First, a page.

Grade C125 Steel Strips

Earlier, import was the only option for this material, which was a big hassle. But now, we at BTC are regularly keeping stock of this material in various sizes, and can offer the same off the shelf.

Range:
Thickness: 0.07 mm to 4.00 mm
Width: 8 mm to 500 mm (in thickness lower than 0.6 mm, 4 mm wide material can also be supplied)
Hardness: Fully annealed material with a maximum hardness of 200 VPN & special temper material with hardness ranging from 230 VPN to 285 VPN.

This is a very special grade of steel and is mainly used for making those components where very high tensile strength & yield stress is required. It can achieve hardness of up to 58 HRC Rockwell after Hardening & Tempering.

Application: Mainly used for making Surgical Blades i.e. Scalpels, Metal Cutting Bandsaws, Knitting Needles .etc.

JSW Steel profits fall drastically due to weak demand.

JSW Steel has registered 56.4% fall in its Q1 of FY19-20 (April-June) consolidated net profit at Rs 1,028 crore on the back of lower sales volumes due to subdued steel demand. The company had reported profit of Rs 2,366 crore in the same period last fiscal.

Even though the company maintained its annual guidance in production, which was up three percent, its sales were down by two percent. Revenue of the company declined 3.4 percent at Rs 19,812 crore against Rs 20,519 crore.

The demand slowdown has led to higher inventory levels. While overall, the inventory was at 1.2 million tons, up 3 lakh tons from a year ago, the finished goods inventory increased to 25 days, from the otherwise 20 days.

But the company is hopeful of demand picking up in the coming quarters on the back of higher Government spending on infrastructure.

Sales improve in the first quarter: Tata Steel

Tata Steel India said its sales in the first quarter of FY20 improved 16% to 3.87 million tonne over the previous year even as liquidity issues and rural stress that impacted domestic consumption, primarily with consolidation of Tata Steel BSL Ltd. for the full quarter.

Production went up 20 per cent to 4.37 million MT in the Q1 against 3.64 million MT with consolidation of Tata Steel BSL for the full quarter due to higher capacity utilisation at both Tata Steel standalone and Tata Steel BSL Ltd.

On the other hand, steel prices across many geographies declined in the first quarter. Input costs too have spiked with a sharp rise in iron ore prices due to supply disruptions and elevated coking coal costs. As a result, market spreads for steel producers globally have been affected.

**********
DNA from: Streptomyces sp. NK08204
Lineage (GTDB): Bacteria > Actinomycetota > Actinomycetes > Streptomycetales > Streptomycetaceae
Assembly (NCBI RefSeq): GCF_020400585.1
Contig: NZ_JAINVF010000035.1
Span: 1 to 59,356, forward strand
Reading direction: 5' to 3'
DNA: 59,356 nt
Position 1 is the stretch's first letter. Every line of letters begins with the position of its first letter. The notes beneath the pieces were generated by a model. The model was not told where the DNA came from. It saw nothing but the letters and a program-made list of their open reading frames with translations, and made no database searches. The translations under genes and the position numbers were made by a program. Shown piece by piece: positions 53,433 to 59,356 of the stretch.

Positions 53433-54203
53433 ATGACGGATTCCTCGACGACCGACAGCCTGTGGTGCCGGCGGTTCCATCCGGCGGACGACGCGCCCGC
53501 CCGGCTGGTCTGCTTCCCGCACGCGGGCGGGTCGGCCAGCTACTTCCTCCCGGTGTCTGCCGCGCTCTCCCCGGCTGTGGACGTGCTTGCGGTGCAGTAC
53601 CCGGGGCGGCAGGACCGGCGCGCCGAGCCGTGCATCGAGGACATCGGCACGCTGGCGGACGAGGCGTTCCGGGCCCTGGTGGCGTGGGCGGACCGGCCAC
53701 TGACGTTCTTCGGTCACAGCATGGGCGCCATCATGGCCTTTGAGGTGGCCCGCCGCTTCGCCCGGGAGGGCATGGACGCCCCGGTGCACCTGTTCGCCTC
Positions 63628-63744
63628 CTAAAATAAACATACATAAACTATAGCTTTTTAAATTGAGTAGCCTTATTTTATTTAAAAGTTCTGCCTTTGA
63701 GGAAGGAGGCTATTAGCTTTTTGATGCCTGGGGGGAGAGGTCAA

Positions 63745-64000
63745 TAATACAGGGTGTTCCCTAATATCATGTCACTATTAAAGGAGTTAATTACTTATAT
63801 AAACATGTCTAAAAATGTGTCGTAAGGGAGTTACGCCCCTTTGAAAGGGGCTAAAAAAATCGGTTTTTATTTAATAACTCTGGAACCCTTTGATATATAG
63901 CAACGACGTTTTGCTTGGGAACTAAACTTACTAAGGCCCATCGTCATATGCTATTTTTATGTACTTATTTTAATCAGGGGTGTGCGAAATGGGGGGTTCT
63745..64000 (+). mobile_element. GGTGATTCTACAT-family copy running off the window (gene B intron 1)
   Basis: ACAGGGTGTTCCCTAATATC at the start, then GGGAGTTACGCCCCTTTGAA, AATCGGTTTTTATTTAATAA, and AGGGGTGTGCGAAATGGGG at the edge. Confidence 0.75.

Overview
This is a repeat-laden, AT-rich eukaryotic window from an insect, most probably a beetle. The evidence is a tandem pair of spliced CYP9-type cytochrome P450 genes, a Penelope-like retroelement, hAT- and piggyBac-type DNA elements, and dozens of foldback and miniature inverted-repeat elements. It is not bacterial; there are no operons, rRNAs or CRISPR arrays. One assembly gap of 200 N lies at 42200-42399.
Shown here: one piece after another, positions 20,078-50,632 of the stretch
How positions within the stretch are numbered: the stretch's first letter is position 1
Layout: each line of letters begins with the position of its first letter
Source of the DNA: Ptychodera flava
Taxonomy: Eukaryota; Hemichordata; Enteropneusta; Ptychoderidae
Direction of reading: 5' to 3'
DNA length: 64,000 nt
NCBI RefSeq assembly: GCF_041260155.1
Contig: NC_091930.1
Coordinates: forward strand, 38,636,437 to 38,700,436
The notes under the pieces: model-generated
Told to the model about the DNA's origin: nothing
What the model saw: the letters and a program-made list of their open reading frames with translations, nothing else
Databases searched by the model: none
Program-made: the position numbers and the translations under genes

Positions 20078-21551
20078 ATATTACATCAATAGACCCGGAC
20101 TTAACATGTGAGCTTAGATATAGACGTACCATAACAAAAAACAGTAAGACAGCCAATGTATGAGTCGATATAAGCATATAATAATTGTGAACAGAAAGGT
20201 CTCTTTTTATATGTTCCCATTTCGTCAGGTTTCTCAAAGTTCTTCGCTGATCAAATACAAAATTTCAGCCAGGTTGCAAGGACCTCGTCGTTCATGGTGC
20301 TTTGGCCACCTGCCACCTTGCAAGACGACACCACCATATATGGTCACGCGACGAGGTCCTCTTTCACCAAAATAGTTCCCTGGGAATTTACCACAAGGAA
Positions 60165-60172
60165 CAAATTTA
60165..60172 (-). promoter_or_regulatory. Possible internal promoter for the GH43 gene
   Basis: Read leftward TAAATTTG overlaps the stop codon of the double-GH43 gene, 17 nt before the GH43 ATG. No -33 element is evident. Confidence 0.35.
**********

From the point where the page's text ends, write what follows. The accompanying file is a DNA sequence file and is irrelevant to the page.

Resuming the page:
India’s ambitions on growing steel productions.

Reportedly, Economic Survey 2018-19 has estimated India’s steel output to hit 128.6 million tonne by 2021 and reach 140 million tonne by 2023, on the back of investments in infrastructure, construction and automobile sectors.

Press Trust of India says “With huge investments in infrastructure, construction and automobile sector, steel demand and corresponding consumption is growing at an average of 7.4 per cent. This will lead steel production to go up to 255 million tonnes by 2030 and per capita steel consumption to 160 kg.”

Crude steel production in 2018-19 stood at 106.56 million tonne, a growth of 3.3 percent over 103.13 million tonne in 2017-18. Currently, India’s per-capita consumption stands at only 69 kg, compared with the global average of 214 kg.

Spehrodization of High Carbon Steel Strips.

Spheroidite forms when carbon steel is heated to approximately 700 °C for over 30 hours. Spheroidite can form at lower temperatures but the time needed drastically increases, as this is a diffusion-controlled process. The result is a structure of rods or spheres of cementite within primary structure (ferrite or pearlite, depending on which side of the eutectoid you are on). The purpose is to soften higher carbon steels and allow more formability. This is the softest and most ductile form of steel. The image to the right shows where spheroidizing usually occurs.

Steel prices increasing rapidly.

Steel prices in India may go up for the third time in a month – a rare instance -as companies pass on the increase in iron ore rates.